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of Jesus Christ. "How!" said Coquerel; "as I believe in my own." But although his church at Paris lost the government support, the other liberal Protestant churches of France receive it; so do the Jews, who are certainly not believers in the doctrine mentioned.
I ask Victor to explain the Commune, and he replies that when the Republic was formed, Sept. 4, 1870, the Empress Eugenie and the other Bonapartists opened the doors of the prisons and allowed the criminals to escape, and that it was these people, joined to those who had nothing to lose and the mechanics who had no work, who established the Commune. I give this on Victor's authority.
I tell him that I think of going to the house of my American friend, with whom I am intimate, and telling her that I have come to dine on pot-luck. He says that that is not the style in Paris; that a certain person left word that he was coming to dine with him, but that he himself said to the concierge, "Have the goodness to tell that gentleman when he comes that I have gone to England." But my friend receives me with much hospitality.
In 1795, during the Revolution, the metrical or decimal system was introduced into France. It was confirmed by a special law, which came into operation in 1840, under Louis Philippe, and those using the old weights and measures are liable to prosecution. They have not as yet, however, entirely disappeared. In Paris I saw in schools tables and models to illustrate the system, which has now been adopted in other countries, and seems not unlikely to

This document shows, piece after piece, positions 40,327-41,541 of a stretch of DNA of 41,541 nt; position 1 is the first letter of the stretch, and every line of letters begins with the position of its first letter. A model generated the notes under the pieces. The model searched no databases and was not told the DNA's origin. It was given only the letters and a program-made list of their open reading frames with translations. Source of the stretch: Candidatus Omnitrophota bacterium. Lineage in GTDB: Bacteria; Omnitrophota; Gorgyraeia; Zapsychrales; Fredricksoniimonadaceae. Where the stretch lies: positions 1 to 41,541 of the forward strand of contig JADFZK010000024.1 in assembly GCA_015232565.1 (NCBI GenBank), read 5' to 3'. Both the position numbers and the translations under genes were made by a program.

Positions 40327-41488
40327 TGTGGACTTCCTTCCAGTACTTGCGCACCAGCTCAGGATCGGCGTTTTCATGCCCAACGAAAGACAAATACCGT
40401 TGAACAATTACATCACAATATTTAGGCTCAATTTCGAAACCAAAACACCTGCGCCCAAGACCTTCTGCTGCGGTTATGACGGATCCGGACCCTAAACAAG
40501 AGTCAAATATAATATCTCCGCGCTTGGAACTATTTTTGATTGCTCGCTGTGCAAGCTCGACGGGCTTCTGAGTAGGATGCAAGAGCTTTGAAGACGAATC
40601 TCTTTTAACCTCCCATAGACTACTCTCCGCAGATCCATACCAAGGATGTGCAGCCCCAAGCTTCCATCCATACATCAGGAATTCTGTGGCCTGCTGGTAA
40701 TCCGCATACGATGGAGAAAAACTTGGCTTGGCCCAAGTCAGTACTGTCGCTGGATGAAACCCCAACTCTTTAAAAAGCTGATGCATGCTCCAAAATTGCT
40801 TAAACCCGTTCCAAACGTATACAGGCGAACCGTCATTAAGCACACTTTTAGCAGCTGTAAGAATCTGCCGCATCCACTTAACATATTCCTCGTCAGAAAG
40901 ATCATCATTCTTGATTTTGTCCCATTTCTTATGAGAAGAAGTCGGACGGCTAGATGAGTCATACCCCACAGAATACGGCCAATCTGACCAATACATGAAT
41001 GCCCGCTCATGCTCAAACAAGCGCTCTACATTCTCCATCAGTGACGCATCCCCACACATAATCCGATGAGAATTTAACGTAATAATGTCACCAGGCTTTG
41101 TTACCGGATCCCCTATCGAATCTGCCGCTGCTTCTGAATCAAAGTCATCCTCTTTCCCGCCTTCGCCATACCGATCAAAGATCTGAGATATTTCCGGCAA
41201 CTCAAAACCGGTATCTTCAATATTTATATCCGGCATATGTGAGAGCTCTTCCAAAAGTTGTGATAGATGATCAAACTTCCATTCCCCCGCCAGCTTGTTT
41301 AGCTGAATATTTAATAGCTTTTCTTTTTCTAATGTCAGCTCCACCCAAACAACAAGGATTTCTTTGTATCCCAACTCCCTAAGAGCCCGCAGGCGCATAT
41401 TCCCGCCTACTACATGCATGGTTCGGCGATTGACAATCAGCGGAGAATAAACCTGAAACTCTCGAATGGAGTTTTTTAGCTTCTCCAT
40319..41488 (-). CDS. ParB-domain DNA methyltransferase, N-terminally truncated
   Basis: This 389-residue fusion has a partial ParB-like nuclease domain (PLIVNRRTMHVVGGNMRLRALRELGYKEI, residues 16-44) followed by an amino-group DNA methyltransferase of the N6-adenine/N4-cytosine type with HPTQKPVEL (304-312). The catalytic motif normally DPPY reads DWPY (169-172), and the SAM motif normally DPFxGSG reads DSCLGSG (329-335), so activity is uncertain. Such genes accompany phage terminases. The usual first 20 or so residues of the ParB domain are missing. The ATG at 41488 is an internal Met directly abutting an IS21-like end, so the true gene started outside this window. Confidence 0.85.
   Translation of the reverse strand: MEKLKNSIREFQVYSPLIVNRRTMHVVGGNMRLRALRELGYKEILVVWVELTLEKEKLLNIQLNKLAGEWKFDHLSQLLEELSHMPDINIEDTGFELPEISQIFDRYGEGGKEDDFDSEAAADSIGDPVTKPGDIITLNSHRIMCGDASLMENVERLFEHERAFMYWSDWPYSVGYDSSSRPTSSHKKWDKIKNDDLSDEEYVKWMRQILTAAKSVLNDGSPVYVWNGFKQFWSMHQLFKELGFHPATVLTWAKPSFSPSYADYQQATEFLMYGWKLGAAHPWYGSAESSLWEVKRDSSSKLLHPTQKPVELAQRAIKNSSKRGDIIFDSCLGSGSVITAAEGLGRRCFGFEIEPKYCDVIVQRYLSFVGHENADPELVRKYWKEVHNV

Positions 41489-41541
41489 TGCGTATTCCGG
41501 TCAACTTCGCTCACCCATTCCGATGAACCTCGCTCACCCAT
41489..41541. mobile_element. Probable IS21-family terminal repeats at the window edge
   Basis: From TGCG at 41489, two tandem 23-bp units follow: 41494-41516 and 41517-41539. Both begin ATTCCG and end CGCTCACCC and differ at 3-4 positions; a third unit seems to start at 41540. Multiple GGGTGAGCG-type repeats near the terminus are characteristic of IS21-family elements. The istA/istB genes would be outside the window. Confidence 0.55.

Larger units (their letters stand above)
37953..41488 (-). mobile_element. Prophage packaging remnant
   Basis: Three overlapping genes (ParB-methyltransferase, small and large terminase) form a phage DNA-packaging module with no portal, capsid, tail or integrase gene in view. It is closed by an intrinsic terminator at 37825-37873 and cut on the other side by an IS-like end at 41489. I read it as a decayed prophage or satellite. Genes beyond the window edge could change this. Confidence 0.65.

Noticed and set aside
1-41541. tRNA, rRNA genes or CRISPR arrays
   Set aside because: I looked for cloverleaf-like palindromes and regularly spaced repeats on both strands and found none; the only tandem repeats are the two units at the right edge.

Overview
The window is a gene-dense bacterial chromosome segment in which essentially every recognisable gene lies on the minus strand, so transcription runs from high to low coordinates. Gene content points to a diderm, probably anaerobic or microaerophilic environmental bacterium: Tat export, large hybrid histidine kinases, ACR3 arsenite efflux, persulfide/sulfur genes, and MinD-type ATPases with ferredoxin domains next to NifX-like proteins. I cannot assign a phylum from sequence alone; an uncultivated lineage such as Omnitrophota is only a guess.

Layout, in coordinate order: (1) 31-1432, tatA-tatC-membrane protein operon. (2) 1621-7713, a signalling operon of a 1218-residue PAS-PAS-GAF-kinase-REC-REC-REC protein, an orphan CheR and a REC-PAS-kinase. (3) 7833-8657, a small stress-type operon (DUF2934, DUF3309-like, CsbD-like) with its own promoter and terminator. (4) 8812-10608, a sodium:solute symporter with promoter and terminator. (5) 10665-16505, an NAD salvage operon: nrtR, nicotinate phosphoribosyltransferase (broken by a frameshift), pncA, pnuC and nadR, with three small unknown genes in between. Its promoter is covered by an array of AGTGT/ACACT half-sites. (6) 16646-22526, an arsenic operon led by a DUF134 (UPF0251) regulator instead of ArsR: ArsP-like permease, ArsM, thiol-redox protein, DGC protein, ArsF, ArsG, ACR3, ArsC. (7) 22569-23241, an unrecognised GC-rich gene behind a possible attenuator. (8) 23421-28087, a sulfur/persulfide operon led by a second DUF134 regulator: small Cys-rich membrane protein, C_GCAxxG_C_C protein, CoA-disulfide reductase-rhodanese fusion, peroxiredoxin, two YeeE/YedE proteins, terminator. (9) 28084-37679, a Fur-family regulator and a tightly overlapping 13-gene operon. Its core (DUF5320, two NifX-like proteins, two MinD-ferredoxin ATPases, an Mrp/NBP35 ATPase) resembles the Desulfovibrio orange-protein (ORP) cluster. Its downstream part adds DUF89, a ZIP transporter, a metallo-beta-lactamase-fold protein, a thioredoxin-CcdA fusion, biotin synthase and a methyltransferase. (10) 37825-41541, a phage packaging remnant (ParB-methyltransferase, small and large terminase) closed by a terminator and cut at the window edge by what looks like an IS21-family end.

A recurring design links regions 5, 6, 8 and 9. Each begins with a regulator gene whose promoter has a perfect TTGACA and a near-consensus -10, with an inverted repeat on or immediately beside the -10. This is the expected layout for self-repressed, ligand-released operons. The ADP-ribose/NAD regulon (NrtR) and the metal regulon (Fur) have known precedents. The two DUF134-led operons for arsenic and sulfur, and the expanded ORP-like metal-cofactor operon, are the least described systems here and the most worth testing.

spread over the civilized world. Since my return from France I have seen the chart in one or more schools in Ohio, and I there heard mentioned that the system can be, or has already been, introduced into school treatises on arithmetic. Some idea of the elegance of French computation may be obtained from the fact that in the centigrade thermometer the zero is the freezing-point of water, and one hundred degrees is the boiling-point.
I am told that all the administrations in France are held by the men who occupied them under the Empire. The emperor or president appoints his ministers, and the ministers appoint to inferior offices. Thus, Mr. Gréard, who is at the head of grammar school instruction in this department, or that of the Seine, in which Paris is situated,-was appointed by the minister of public instruction. He holds his office at the will of the minister, but it is very rare for the office-holders to be put out: it is the fashion to keep them. Of course the eight years and more since the downfall of Napoleon have witnessed some changes by death, but officers like judges were not removed on his downfall. The minister is much more likely to be changed than the subordinates.